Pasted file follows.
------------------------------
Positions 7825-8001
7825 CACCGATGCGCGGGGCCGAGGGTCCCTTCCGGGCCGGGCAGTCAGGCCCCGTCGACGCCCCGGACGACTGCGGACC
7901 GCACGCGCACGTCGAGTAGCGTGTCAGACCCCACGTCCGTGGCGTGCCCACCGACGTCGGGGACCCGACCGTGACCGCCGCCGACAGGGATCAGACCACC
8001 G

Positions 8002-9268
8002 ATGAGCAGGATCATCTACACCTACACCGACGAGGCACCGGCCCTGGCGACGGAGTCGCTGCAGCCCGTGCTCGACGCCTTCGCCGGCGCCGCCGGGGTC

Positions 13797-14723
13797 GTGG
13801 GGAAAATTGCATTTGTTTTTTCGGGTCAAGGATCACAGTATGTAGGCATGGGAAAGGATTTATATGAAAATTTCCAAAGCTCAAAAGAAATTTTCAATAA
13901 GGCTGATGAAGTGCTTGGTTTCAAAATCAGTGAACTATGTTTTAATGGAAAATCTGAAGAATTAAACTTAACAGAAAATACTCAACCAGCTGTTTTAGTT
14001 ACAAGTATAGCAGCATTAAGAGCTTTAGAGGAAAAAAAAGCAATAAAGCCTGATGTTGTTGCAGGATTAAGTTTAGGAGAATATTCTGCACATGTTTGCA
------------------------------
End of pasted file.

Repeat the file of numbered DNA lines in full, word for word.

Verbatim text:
Positions 7825-8001
7825 CACCGATGCGCGGGGCCGAGGGTCCCTTCCGGGCCGGGCAGTCAGGCCCCGTCGACGCCCCGGACGACTGCGGACC
7901 GCACGCGCACGTCGAGTAGCGTGTCAGACCCCACGTCCGTGGCGTGCCCACCGACGTCGGGGACCCGACCGTGACCGCCGCCGACAGGGATCAGACCACC
8001 G

Positions 8002-9268
8002 ATGAGCAGGATCATCTACACCTACACCGACGAGGCACCGGCCCTGGCGACGGAGTCGCTGCAGCCCGTGCTCGACGCCTTCGCCGGCGCCGCCGGGGTC

Positions 13797-14723
13797 GTGG
13801 GGAAAATTGCATTTGTTTTTTCGGGTCAAGGATCACAGTATGTAGGCATGGGAAAGGATTTATATGAAAATTTCCAAAGCTCAAAAGAAATTTTCAATAA
13901 GGCTGATGAAGTGCTTGGTTTCAAAATCAGTGAACTATGTTTTAATGGAAAATCTGAAGAATTAAACTTAACAGAAAATACTCAACCAGCTGTTTTAGTT
14001 ACAAGTATAGCAGCATTAAGAGCTTTAGAGGAAAAAAAAGCAATAAAGCCTGATGTTGTTGCAGGATTAAGTTTAGGAGAATATTCTGCACATGTTTGCA